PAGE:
Grove reaches new heights with new products - Grove Worldwide Div.'s new hydraulic cranes, truck-mounted cranes and aerial platforms
Published in: Diesel Progress North American Edition
By: Dave Bode
In this era of rapidly changing technologies, demanding markets and keen competition, it's a challenge for any manufacturer to keep pace. Yet Grove Worldwide has almost outdone itself with new product introductions to meet those challenges head-on. As part of its golden anniversary celebration in 1997, a year that also saw its 50,000th crane roll off the assembly line, the Shady Grove, Pa.-based manufacturer announced a diverse array of new aerial work platforms, mobile hydraulic cranes and truck-mounted hydraulic cranes for the rental and end-customer markets.
Indeed, Grove Worldwide estimates that some 80 percent of its crane products are new within the last three years, with 60 percent being new in the last two years. And according to Mark Mohn, product manager for aerial work platform producer Grove Manlift - one of the three operating businesses within Grove Worldwide - in 1997, Grove Manlift had its biggest-ever new product introduction - in terms of both the number and diversity of machines announced.
The other two operating businesses are Grove Crane, which manufactures mobile hydraulic cranes and, like Grove Manlift and Grove Worldwide itself, is based in Shady Grove, and National Crane, the track-mounted hydraulic crane producer, Waverly, Neb. According to industry sources, Grove Worldwide is the leading crane player in North America, with over 40 percent of the rough-terrain market, 70 percent of the all-terrain market and almost 50 percent of the truck crane market.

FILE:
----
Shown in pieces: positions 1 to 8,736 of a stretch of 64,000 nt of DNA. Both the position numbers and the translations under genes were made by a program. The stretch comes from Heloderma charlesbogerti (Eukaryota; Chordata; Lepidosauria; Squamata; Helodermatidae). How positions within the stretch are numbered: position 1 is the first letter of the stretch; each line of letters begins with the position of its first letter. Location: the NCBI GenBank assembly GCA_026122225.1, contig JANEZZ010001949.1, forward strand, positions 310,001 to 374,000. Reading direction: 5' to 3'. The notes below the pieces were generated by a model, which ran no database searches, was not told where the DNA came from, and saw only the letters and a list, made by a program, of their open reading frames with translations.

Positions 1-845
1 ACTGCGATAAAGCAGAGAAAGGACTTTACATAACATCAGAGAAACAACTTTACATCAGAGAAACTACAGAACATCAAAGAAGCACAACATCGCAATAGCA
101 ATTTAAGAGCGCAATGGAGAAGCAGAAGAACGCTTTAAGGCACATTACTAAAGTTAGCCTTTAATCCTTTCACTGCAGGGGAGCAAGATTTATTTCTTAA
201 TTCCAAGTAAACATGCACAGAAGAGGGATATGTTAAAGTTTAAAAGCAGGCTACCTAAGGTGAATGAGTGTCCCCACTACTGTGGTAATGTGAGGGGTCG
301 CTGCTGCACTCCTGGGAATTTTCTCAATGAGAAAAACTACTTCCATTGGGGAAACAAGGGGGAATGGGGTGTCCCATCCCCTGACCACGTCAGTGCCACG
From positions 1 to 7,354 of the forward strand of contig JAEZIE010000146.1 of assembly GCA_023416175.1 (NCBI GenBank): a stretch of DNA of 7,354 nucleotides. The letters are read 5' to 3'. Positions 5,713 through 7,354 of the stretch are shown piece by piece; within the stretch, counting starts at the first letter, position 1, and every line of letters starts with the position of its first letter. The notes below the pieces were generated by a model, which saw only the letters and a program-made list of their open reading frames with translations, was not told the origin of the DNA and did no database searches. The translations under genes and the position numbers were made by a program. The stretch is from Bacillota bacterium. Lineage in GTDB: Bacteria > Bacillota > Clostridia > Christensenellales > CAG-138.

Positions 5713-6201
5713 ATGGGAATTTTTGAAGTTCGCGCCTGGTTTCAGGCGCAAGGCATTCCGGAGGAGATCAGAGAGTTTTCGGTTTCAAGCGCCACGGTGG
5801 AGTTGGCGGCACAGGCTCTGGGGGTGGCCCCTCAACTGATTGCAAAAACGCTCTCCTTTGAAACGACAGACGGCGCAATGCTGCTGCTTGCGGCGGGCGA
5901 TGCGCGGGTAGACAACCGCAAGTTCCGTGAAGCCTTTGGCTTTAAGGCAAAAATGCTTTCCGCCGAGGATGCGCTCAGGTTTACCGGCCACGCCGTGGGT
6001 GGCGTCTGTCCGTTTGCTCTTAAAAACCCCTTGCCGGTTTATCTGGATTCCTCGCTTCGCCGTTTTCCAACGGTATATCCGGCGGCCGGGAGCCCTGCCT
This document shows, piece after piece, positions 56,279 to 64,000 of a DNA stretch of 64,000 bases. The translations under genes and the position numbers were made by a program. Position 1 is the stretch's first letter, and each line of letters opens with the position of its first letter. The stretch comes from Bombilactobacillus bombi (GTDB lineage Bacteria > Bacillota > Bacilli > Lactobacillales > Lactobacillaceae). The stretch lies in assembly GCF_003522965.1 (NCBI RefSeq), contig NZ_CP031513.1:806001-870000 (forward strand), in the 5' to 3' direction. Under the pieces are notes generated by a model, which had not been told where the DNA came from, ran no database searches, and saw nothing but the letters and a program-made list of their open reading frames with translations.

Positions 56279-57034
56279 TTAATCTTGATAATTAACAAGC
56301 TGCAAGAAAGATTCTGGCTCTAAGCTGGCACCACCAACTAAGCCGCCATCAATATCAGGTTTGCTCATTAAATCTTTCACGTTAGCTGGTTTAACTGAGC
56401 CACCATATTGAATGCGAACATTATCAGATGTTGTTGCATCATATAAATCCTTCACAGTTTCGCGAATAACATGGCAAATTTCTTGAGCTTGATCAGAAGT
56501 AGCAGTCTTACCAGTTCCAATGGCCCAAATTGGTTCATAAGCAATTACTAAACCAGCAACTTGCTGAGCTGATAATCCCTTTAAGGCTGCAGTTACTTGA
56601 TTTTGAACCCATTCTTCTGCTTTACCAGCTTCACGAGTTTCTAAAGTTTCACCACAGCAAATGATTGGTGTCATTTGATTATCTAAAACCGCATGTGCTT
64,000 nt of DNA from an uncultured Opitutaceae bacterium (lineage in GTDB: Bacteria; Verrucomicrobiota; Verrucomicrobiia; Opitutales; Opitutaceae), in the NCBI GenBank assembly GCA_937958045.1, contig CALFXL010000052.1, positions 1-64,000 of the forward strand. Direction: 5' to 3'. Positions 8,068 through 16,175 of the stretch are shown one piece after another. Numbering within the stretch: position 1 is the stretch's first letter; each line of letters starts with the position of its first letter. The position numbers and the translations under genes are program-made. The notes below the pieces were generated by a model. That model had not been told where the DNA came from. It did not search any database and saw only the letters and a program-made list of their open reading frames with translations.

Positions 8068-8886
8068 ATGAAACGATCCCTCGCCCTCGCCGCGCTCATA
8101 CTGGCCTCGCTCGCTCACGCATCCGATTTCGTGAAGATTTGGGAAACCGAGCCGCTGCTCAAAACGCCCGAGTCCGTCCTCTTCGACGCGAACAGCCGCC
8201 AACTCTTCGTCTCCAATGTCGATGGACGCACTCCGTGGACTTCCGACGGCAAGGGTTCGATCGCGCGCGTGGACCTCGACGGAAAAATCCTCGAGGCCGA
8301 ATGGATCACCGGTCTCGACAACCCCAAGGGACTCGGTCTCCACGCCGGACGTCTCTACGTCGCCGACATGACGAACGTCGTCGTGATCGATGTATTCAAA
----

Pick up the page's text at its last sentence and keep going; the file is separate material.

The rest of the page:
Grove Worldwide's predecessor, Grove Manufacturing Co., began operations in Shady Grove in January 1947, as a manufacturer of rubber-tired farm wagons. When the company couldn't find a small, commercial yard-type crane to assist in its operations, it built its own. In 1952, after some refinement, Grove's first yard cranes were introduced into the commercial marketplace.
Other highlights of Grove Worldwide's 50-year history include development of the first Grove crane equipped with its trapezoidal boom design in 1970; acquisition of National Crane Corp. in 1978; acquisition of Manlift, Inc., in 1979; acquisition of Coles Cranes Ltd., in the U.K., in 1983; delivery in 1986 of the largest telescopic boom truck crane (the TM3000) ever produced in the U.S.; announcement of the Grove Worldwide corporate identity in 1990; reorganization into three operating businesses in 1993; achievement of ISO 9001 certification in 1994; and the acquisition in 1995 of the Krupp mobile hydraulic crane business based in Wilhelmshaven, Germany, and Delta Systemes, Tonneins, France.